A review of patient safety situations reported to the OPTN, summarized in the December 2015 edition of the American Journal of Transplantation, details the importance of such reporting for improvement of OPTN policies and processes, while noting that more frequent reporting of patient safety situations helps promote quality management throughout the transplant community.
The article is the first comprehensive, published report of such cases reported to the OPTN. Its authors include UNOS staff and current and former members of the OPTN/UNOS Operations and Safety Committee. They studied trends in reporting to the OPTN of safety situations from March 2006 through December 2014 to assess trends and patterns, with a more detailed analysis of situations reported from 2012 to 2013.
“Safety situations” are defined as any transplant-related event that either harmed or had the potential to harm transplant recipients, patients awaiting a transplant, or actual or potential living donors. While OPTN policy requires reporting of some specific situations, reporting is voluntary in many other circumstances.
In nearly 10 percent of the situations reported, one or more organs intended for transplantation were not used due (at least in part) to the reported error or mishap. In addition, from 2012 to 2013 there was one living donor death within 30 days of donation and an additional two reported cases of loss of native organ function in a living donor.
Nearly one-fourth of safety situations involved a breakdown in communication during the donation and/or transplant process. Other categories associated with more than 10 percent of cases included issues related to donor and/or patient testing, transplant hospital procedures or processes, or data entry.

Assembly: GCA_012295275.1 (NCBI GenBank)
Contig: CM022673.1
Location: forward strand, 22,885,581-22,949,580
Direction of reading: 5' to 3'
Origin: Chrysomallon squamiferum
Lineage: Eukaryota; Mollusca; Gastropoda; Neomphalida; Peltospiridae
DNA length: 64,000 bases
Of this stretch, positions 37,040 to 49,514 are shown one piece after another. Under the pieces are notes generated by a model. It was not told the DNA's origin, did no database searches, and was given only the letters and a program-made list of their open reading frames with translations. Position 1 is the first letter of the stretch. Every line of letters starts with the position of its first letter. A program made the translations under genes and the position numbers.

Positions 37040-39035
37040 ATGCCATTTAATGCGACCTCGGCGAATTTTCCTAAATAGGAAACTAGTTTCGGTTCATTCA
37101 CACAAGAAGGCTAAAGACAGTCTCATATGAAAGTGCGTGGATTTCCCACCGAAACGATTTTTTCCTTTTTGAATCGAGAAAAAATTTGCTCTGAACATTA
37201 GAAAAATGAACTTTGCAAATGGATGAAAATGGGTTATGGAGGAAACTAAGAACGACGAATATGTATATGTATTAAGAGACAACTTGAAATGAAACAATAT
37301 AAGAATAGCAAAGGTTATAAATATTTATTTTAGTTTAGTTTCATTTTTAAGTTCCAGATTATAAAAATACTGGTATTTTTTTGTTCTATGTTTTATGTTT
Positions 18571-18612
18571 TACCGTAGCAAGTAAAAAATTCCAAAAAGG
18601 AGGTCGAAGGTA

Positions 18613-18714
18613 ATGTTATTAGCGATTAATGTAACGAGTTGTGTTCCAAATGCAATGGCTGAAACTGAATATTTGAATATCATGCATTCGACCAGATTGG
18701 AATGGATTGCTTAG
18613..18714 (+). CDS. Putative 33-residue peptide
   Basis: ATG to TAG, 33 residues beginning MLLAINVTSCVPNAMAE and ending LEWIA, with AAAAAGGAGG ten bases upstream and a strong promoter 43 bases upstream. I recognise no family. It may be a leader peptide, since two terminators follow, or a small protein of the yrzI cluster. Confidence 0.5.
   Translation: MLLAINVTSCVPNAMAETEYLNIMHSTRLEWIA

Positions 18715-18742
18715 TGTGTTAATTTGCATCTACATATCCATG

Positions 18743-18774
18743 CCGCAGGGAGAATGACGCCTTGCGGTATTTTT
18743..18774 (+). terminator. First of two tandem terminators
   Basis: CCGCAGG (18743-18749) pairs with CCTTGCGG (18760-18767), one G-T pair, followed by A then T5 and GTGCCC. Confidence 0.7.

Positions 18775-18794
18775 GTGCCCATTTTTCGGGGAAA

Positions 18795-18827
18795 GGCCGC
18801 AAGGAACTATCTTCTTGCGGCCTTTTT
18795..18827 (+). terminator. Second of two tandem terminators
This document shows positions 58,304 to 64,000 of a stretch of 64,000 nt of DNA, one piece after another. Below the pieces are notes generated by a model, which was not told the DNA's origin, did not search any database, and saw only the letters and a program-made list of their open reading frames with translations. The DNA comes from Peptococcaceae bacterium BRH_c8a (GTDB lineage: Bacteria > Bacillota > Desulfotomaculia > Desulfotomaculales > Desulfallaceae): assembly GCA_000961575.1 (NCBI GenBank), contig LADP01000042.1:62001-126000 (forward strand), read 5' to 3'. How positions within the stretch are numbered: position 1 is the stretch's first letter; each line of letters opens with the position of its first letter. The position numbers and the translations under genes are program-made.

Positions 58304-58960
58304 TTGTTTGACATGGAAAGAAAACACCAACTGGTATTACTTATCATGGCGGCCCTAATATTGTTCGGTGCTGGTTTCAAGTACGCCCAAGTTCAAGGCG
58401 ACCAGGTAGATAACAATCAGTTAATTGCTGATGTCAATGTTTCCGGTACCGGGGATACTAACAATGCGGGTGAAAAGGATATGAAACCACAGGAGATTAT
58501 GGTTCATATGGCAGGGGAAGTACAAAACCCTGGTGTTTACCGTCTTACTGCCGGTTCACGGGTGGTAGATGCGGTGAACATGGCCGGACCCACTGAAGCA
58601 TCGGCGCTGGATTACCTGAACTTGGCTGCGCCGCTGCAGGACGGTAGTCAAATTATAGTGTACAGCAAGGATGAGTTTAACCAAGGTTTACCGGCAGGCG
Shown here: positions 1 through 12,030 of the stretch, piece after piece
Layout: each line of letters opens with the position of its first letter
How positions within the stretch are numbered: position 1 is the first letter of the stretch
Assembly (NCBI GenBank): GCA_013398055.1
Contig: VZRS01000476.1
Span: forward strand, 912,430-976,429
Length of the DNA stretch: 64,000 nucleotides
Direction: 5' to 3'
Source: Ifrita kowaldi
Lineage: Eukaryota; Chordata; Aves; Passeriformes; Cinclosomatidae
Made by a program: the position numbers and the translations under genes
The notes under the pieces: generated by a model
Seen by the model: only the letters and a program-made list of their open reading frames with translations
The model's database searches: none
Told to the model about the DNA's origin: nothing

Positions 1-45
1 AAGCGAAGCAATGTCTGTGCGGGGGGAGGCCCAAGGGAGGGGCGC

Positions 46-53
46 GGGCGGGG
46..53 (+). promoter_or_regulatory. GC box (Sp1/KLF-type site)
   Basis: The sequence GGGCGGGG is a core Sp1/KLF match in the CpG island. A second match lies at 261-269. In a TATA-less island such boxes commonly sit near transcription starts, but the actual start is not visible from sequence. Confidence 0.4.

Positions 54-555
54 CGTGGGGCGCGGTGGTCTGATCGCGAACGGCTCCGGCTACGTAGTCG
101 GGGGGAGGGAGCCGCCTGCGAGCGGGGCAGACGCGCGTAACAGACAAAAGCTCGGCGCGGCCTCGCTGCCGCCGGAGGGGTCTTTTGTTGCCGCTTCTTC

Not all reported situations resulted in actual harm; in a number of instances, additional safety processes prevented adverse outcomes either for patients or potentially transplantable organs. However, while the number of situations reported to the OPTN continues to increase, potential “near-miss” occurrences may be reported less often than sentinel events. In addition, the reporting of safety situations varied widely by individual institution, suggesting that safety situations are still vastly underreported at the national level.
The OPTN/UNOS Operations and Safety Committee routinely studies safety data reporting and shares key “lessons learned” based on these reviews to help transplant institutions improve their quality and performance. The OPTN also issues safety alerts as needed to address specific safety-related concerns, such as product or device recalls. The authors encourage more complete reporting to help the transplant community better anticipate potential safety situations and seek to reduce the risk of future, preventable events.
To view the entire article, consult the following citation:
D.E. Stewart, S.M. Tlusty, K.H. Taylor, R.S. Brown, H.N. Neil, D.K. Klassen, J.A. Davis, T.M. Daly, P.C. Camp and A.M. Doyle. Trends and Patterns in Reporting of Patient Safety Situations in Transplantation. American Journal of Transplantation: Volume 15, No. 12, pages 3123-3133.